Right now, he’s the best option Duquesne has. Yes, they could look to names such as North Florida head coach Matt Driscoll or Kentucky assistant and former UTEP & Auburn head coach Tony Barbee, both of whom have been connected with the opening, but neither are as good a coach as Rice. Driscoll has posted just 2 winning seasons in his 8 at North Florida, and hasn’t been a coach in the northeast since 1997 when he coached at Division 3 La Roche College in Pittsburgh. Barbee, while successful at UTEP, struggled mightily at Auburn and dealt with multiple off-the-court issues from his players while on The Plains.

Duquesne’s basketball program has struggled for a long time. They play in a tough conference, which will make it that much more difficult to build a program from the ground up. But if there’s ever a time when it’s possible, it’s now.

Pittsburgh, which has long cast a shadow over the Dukes in terms of local support, is in a down spell. Arena renovations are coming.

Rice’s credentials speak for themselves.  A Pittsburgh native, Rice spent time at Pitt as an assistant and at nearby Robert Morris as head coach. At RMU, he led the most successful 3-year run in program history, with 3 20-win seasons, a pair of NCAA Tournament berths, and even the near-upset of Villanova in NCAA Tournament during his final season. He parlayed that success into the Rutgers job, where his record was exceedingly mediocre at 44-51. In a vacuum, those numbers are ugly, but when you consider what the program did in the years before and the years after, they paint a much nicer picture.

In addition, he’d bring intrigue and excitement to a program sorely lacking it right now. The Dukes ranked last in attendance in the A-10 in the 2015-16 season, and I believe they will hold that spot once again in 2016-17 once the NCAA Attendance Report is released.

Salary would also not be an issue for Rice. In theory, Duquesne could pay much less for Rice than that $1 million per year, perhaps less than half of that number, to start. That would leave enough remaining money to contract the services of an elite assistant coaching unit, who could help bring in high-level talent right away. The contract could also be a short-term one, allowing athletic director Dave Harper to easily hit the reset button should things go south.

Is Mike Rice perfect? No.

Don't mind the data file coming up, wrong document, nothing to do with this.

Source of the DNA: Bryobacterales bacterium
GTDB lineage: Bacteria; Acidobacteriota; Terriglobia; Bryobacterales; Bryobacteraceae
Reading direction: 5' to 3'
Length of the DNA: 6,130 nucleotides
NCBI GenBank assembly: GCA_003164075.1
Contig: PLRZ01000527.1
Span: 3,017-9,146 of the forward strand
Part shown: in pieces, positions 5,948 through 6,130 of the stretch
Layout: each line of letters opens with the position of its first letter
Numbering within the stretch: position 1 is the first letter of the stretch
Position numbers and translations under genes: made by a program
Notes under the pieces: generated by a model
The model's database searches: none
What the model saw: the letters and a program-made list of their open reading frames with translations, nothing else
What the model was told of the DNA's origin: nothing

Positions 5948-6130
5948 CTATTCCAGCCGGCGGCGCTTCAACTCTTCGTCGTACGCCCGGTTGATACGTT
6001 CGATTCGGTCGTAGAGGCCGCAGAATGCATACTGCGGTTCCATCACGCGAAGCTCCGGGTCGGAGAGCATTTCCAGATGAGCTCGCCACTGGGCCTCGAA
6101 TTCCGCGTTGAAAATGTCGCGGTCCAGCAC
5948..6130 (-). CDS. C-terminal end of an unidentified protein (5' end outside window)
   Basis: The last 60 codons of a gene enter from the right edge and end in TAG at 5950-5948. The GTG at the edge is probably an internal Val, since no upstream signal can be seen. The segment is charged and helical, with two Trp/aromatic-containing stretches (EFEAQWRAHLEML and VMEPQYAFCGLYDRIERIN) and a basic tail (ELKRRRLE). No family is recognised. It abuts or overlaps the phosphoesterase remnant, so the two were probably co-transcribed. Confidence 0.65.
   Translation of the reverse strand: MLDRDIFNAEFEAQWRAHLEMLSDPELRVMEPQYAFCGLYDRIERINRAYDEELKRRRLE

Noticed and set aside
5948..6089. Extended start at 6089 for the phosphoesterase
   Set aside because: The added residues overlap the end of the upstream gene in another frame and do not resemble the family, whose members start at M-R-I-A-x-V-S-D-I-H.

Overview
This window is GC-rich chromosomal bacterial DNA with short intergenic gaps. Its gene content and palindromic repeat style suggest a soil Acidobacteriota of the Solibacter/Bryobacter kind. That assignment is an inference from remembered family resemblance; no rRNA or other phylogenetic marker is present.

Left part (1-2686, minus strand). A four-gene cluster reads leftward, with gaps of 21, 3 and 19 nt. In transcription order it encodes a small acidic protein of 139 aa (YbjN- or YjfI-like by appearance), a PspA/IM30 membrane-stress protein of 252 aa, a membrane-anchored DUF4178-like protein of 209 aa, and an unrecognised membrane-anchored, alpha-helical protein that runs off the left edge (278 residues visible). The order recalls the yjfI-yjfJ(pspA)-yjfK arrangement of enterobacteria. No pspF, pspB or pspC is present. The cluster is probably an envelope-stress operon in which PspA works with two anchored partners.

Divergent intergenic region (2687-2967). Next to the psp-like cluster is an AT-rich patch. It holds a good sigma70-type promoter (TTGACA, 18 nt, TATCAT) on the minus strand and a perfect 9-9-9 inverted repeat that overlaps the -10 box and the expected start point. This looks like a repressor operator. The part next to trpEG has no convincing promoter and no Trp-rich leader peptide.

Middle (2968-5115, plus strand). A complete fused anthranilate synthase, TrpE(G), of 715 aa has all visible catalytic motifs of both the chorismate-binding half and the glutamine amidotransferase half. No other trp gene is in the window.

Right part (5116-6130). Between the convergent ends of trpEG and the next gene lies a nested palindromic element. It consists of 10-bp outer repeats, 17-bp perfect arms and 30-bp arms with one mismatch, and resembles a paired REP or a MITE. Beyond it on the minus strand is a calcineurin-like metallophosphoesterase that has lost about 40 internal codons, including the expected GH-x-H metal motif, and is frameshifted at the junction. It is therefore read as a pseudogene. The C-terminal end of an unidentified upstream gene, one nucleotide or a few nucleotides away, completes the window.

But neither is Duquesne, and that’s why they are a match made in heaven.

Pat Kelsey Will Not Take UMass Job

By Kevin Sweeney

Just 2 days after accepting the UMass head coaching position, Pat Kelsey has had a change of heart and will not take the job, according to Jeff Goodman of ESPN. It is unclear whether he will return to his previous position as Winthrop’s head coach or if he will explore other head coaching vacancies.

The hire of Kelsey was greeted with praise by much of the media when it was announced. He is a young coach who was highly successful at Winthrop, including taking the Eagles to the NCAA Tournament this year. He also has experience in the Atlantic 10, where he spent time as an assistant under Chris Mack at Xavier.

However, what was supposed to be a celebratory affair during today’s opening press conference in Amherst quickly turned solemn, as the event was cancelled and media/fans were told to leave the building. Here’s a thread of tweets from Matt Vautour of the Daily Hampshire Gazette, who was there covering the press conference when everything went down.

Obviously, UMass is now headed back to square one in the coaching search. A few candidates who were mentioned during the process before the hiring of Kelsey were Florida Gulf Coast head coach Joe Dooley, Monmouth head coach King Rice, and Celtics asssistant Micah Shrewsberry.

Nisre Zouzoua to Transfer From Bryant

By Kevin Sweeney

Bryant’s solid young core has taken a hit.

High-scoring sophomore guard Nisre Zouzoua has elected to transfer from the school, per Evan Daniels of scout.com. The 6-2 Zouzoua, who hails from just outside of Boston, will have 2 years of eligibility remaining after he sits out the 2017-18 season in accordance with NCAA transfer rules. 

Zouzoua profiles as a shooting guard with the ability to knock down threes in bunches. He made almost 3 triples per game this season en route to leading the NEC in scoring at 20.3 points per game. For his efforts, he was selected for first team all-conference honors. He’s also a good perimeter defender who averaged 1.5 steals per game this season. 

The loss is certainly a big one for Bryant, a team expected to compete for an NEC title next season. Without Zouzoua, all-rookie team selection Adam Grant will have to bear even more of a scoring load during his sophomore campaign. However, it’s not a surprising departure given the recent history of the NEC. Stars like Cane Broome (Sacred Heart), Rodney Pryor (Robert Morris), and Marcquise Reed (Robert Morris) have all departed the conference looking for more exposure and a better opportunity to play professionally. If these previous NEC stars are any indication, Zouzoua will have a long list of suitors from the highest levels of college basketball.